Kathleen Turner dragged a high-paid actress for having no range. Here's who it might be.


Kathleen Turner isn’t afraid of burning a bridge.

Turner, the legendary actress whose voice is equal parts smoke and razor, spoke to Vulture in an interview that touched on many things, including Nicolas Cage’s strange voice in Peggy Sue Got Married, why Elizabeth Taylor’s performances hit such nerve with her, and how Michael Douglas, Warren Beatty, and Jack Nicholson were all in on a competition to bed her first. But much of the online conversation around the interview has settled on one particularly scalding point: the identity of a [very famous Hollywood actress] who has irked Turner for the past 20 years.

“I’ll give you an example, but you mustn’t include her name,” she told interviewer David Marchese, who kept his end of the bargain and redacted the actress’s name. “[Very famous Hollywood actress] has played the same role for 20 years. She even looks pretty much the same. She’s probably one of the richest women out there, but I would shoot myself if I were like that, only giving people what they expect.”

In keeping the actress’s name a secret, Vulture and Turner have ignited a multi-pronged mystery: Who is “very famous Hollywood actress,” what roles has she played (without variation, as Turner would tell you) that have offended Turner so much, and what are the other reasons Turner could resent her?

The thought of the iconic Turner flipping channels while reclining on her chaise longue, accidentally landing on TBS, then throwing a rare bone-in rib-eye at the star of, say, Miss Congeniality 2: Armed and Fabulous warms the heart — and the lingering mystery around that imagined scenario tears at the soul.

Everyone seems to have their own completely speculative and unscientific ideas about the target of Turner’s ire — and we are no exception! So we’re sharing our best guesses as to the identity of this terrifyingly rich, beautiful, age-defying mystery actress who has, in Turner’s mind, done acting a great disservice by always playing herself. Here they are, arranged by ascending likelihood:

The long shots

Michelle Pfeiffer

Of the actresses of Turner’s generation who were truly huge stars, only Pfeiffer comes close to Turner’s description. At 60, she is just four years younger than Turner, but she’s held on to her glamour-girl image, as well as her high-caliber career, for decades.

In terms of star power, however, Pfeiffer hasn’t helmed a major box office hit in nearly 20 years, since the thriller What Lies Beneath saw her battling ghosts in 2000. We’re guessing Turner probably hasn’t been paying attention to her meaty recent dramatic work (Mother!) or her small role in Ant-Man and the Wasp. But for Turner, that probably means Pfeiffer is out of sight, out of mind. —Aja Romano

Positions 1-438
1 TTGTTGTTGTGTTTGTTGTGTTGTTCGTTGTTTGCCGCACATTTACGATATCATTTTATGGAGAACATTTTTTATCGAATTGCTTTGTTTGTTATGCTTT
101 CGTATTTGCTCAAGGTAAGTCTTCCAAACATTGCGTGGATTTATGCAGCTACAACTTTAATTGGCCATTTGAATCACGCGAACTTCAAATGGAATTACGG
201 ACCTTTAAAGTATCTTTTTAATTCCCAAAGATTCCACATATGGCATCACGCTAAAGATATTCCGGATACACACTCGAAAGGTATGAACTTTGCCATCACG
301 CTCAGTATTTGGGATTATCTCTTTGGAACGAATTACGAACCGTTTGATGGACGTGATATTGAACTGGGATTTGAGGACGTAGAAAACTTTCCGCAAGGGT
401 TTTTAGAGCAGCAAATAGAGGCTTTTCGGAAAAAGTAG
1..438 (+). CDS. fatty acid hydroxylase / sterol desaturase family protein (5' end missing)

Nicole Kidman

Turner describes the actress in question as “probably one of the richest women out there,” which makes Nicole Kidman, whose net worth is estimated at around $259 million, a possibility. Kidman’s also been in the public eye for nearly 30 years — her breakout was 1989’s Dead Calm — which means she’s been a movie star long enough to conceivably catch Turner’s attention both 20 years ago and today.

But is Kidman the actress who comes to mind when you think of someone who plays the same role again and again, who never challenges the audience and only gives them what they expect? Nah. She has a type, sure — people love to cast her as an ice queen — but she’s covered an incredible range over the course of her career, from the tragic courtesan of Moulin Rouge to the villainous taxidermist of Paddington. We’d like to think Turner would respect Kidman too much to anonymously trash her. —Constance Grady

The possibles

Reese Witherspoon

Turner allows that her target “looks pretty much the same” as she did 20 years ago, and Witherspoon, who appears not to have aged or changed up her look since her Legally Blonde days, certainly fits the bill. Witherspoon is also one of the few actresses who has been consistently famous for long enough that Turner would conceivably have noticed her 20 years ago and still be thinking about her during interviews now.

Moreover, while Witherspoon certainly has range, she is associated with a very specific type. The type was even named after one of her characters: the Tracy Flick type, the Type A overachiever that Witherspoon channeled to perfection in Election and has played with variations again and again over the course of her career.

We’re not saying that Witherspoon only ever plays Tracy Flicks, because hello, we saw her in Wild. But we are saying that it’s in the realm of possibility that if you’re not a Reese Witherspoon aficionado — and who can say that Kathleen Turner is? — you might think of her vaguely as someone who plays the same type a lot. —CG